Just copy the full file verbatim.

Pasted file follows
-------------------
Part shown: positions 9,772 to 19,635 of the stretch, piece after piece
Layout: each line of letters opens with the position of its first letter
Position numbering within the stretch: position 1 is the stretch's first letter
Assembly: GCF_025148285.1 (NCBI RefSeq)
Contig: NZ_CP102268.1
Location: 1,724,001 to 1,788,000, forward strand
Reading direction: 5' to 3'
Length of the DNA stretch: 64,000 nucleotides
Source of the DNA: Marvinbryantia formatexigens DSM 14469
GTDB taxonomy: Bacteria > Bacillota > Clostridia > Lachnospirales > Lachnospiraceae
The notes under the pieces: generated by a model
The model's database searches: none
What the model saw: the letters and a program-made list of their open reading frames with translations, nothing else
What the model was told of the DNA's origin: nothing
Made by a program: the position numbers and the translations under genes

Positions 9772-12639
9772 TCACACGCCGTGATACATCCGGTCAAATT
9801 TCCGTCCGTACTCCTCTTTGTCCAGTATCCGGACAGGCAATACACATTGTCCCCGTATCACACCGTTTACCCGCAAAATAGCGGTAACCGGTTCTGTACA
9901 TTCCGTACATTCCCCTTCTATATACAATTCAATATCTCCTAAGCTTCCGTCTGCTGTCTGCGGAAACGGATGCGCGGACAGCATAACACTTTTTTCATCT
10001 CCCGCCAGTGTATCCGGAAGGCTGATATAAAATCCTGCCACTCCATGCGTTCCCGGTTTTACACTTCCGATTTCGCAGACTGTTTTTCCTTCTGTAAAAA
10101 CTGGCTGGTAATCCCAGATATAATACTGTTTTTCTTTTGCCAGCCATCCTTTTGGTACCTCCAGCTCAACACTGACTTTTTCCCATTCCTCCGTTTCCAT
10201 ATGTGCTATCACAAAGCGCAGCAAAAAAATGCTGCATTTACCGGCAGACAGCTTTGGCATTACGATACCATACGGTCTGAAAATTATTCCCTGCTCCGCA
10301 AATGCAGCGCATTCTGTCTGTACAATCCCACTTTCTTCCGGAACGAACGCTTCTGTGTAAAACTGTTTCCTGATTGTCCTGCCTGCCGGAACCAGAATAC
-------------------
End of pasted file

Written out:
Part shown: positions 9,772 to 19,635 of the stretch, piece after piece
Layout: each line of letters opens with the position of its first letter
Position numbering within the stretch: position 1 is the stretch's first letter
Assembly: GCF_025148285.1 (NCBI RefSeq)
Contig: NZ_CP102268.1
Location: 1,724,001 to 1,788,000, forward strand
Reading direction: 5' to 3'
Length of the DNA stretch: 64,000 nucleotides
Source of the DNA: Marvinbryantia formatexigens DSM 14469
GTDB taxonomy: Bacteria > Bacillota > Clostridia > Lachnospirales > Lachnospiraceae
The notes under the pieces: generated by a model
The model's database searches: none
What the model saw: the letters and a program-made list of their open reading frames with translations, nothing else
What the model was told of the DNA's origin: nothing
Made by a program: the position numbers and the translations under genes

Positions 9772-12639
9772 TCACACGCCGTGATACATCCGGTCAAATT
9801 TCCGTCCGTACTCCTCTTTGTCCAGTATCCGGACAGGCAATACACATTGTCCCCGTATCACACCGTTTACCCGCAAAATAGCGGTAACCGGTTCTGTACA
9901 TTCCGTACATTCCCCTTCTATATACAATTCAATATCTCCTAAGCTTCCGTCTGCTGTCTGCGGAAACGGATGCGCGGACAGCATAACACTTTTTTCATCT
10001 CCCGCCAGTGTATCCGGAAGGCTGATATAAAATCCTGCCACTCCATGCGTTCCCGGTTTTACACTTCCGATTTCGCAGACTGTTTTTCCTTCTGTAAAAA
10101 CTGGCTGGTAATCCCAGATATAATACTGTTTTTCTTTTGCCAGCCATCCTTTTGGTACCTCCAGCTCAACACTGACTTTTTCCCATTCCTCCGTTTCCAT
10201 ATGTGCTATCACAAAGCGCAGCAAAAAAATGCTGCATTTACCGGCAGACAGCTTTGGCATTACGATACCATACGGTCTGAAAATTATTCCCTGCTCCGCA
10301 AATGCAGCGCATTCTGTCTGTACAATCCCACTTTCTTCCGGAACGAACGCTTCTGTGTAAAACTGTTTCCTGATTGTCCTGCCTGCCGGAACCAGAATAC